And to City Secretary Tomas P. Saenz, it was just enough time to hold the same job and a good time to start collecting a hard-earned pension.
So on Friday at 5 p.m., Saenz retired, stepping out from behind his desk at City Hall for the last time as one of Beeville’s top city staff members.
During Tuesday night’s City Council meeting, Mayor Santiago “Jimbo” Martinez signed a proclamation making that “Tomas P. Saenz Day” in Beeville.
Martinez and Mayor Pro Tem Mike Scotten both joked that they were toddlers when Saenz signed on as the city secretary on Aug. 6, 1969.
“The city gave me my life,” Saenz said as numerous family members looked on from the audience.
He thanked all city employees he had worked with over the years, from those who worked outside City Hall to those who staffed the offices.
“You all made my life,” Saenz said.
Former council member and mayor pro tem John Longoria was in the council chamber at the time, and he rose to speak in Saenz’s behalf.
“I was 24, I might have been 25,” Longoria said, when he first walked through City Hall as a council member, Longoria said.
He remembered the day back in 1984, that he joined City Manager Joe B. Montez, former Mayor John Ybanez and the late Jesse T. DeRusse, who was mayor at the time, during a meeting at the Drummers Inn to plan a run for the City Council.
He said he and the others had to call Saenz at his house to make arrangements to file for a position on the ballot, and Saenz agreed to meet him later that night at City Hall.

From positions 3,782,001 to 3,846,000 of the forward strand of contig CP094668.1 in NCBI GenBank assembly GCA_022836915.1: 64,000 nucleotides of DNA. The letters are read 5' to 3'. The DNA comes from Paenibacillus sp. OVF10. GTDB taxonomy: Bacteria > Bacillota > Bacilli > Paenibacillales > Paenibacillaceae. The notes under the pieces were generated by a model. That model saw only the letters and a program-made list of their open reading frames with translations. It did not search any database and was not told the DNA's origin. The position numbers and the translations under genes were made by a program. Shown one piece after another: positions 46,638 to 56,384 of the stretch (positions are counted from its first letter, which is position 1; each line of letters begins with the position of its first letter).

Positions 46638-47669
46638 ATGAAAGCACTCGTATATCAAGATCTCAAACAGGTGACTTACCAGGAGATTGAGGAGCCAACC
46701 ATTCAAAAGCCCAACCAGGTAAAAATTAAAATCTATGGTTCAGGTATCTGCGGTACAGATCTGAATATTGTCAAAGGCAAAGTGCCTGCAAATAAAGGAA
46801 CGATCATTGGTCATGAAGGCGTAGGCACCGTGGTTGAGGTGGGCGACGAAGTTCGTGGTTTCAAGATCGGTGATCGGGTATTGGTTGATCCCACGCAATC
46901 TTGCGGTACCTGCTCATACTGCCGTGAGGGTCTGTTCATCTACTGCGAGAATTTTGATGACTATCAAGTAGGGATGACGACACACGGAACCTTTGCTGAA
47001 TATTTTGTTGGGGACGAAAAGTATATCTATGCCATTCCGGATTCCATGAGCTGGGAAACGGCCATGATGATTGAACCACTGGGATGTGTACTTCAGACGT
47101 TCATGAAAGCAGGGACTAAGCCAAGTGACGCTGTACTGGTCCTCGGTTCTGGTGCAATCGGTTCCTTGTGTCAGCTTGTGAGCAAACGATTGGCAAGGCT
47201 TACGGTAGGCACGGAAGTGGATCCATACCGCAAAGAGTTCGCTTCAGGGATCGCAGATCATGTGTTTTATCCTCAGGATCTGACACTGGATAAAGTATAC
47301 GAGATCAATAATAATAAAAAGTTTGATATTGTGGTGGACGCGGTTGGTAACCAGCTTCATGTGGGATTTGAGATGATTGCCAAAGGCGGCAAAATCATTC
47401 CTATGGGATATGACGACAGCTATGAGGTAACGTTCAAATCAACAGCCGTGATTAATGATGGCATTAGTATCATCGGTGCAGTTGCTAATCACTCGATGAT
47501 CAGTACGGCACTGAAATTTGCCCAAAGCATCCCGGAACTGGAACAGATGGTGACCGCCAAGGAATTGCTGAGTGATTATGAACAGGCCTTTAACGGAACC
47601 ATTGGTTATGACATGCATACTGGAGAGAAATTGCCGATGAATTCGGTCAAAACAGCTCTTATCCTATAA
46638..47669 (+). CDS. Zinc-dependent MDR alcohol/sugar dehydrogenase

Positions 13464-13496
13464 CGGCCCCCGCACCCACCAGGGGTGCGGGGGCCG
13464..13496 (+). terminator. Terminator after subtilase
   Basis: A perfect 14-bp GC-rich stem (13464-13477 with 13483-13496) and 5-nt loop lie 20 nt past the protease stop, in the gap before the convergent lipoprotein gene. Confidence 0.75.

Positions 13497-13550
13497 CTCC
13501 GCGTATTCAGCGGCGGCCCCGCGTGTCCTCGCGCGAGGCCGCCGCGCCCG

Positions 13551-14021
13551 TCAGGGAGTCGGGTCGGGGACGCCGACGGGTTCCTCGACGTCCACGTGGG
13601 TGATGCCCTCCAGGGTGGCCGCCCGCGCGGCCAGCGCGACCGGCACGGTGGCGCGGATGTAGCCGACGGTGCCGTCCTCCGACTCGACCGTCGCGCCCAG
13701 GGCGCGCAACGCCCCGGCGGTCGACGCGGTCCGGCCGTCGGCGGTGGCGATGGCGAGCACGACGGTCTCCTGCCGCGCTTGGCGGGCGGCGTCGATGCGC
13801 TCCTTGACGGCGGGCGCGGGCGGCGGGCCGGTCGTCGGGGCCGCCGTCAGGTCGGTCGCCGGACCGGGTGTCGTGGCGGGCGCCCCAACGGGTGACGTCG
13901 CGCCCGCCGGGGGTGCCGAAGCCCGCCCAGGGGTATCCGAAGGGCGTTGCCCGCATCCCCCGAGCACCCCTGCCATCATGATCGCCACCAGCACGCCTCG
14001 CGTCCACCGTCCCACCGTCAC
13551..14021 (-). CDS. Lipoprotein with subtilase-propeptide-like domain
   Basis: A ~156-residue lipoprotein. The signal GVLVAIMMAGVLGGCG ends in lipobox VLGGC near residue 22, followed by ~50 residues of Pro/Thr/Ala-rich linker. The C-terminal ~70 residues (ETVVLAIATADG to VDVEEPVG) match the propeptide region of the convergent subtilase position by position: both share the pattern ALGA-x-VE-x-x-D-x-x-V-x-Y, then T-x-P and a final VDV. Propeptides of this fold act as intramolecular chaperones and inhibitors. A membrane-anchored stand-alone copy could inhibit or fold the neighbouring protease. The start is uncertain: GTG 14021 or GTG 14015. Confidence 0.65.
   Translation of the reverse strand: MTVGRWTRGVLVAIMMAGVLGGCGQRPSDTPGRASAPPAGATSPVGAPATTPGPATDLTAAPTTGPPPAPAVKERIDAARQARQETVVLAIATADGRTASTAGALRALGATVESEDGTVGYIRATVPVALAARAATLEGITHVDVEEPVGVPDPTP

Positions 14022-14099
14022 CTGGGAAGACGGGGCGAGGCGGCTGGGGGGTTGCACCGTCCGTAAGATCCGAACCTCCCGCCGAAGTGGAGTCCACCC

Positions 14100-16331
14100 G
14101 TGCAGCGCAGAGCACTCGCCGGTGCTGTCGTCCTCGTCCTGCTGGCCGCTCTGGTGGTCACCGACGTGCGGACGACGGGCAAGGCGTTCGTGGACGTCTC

Councilman David Carabajal called Saenz an asset to the community and a good friend.
Councilman John Fulghum said that he will soon have served 20 years on the council, almost half of the time that Saenz has held his job. Fulghum told those at the meeting that Saenz had always “been on top of things.”
City Attorney Frank Warner said he has held his own position 21 years, making his tenure half of the time Saenz has worked at City Hall.
Warner said when he took the city attorney’s job in 1990, he had held the position just 10 days when he was told the council would be holding a recall election. It was the first such election anyone could remember.
Warner said he was on the telephone with Saenz being informed of the upcoming recall, and he overheard Saenz telling someone else, “I have a baby city attorney.”
Saenz laughed and asked, “You heard that?”
Warner chuckled and admitted that Saenz had coached him a lot during the last two decades.
Saenz will not be sitting at home whiling away the hours.
But he might be seen riding off into the setting sun many times on his 21st century version of a noble steed.
Saenz and his wife, Irma, are avid motorcycle enthusiasts, who have traveled much of the country together over the years.
Saenz has told friends that he and Irma plan to put a lot more miles on his Harley-Davidson in the years to come.
Gary Kent is a reporter at the Bee-Picayune and can be reached at 358-2550, ext. 120, or at reporter@mySouTex.com.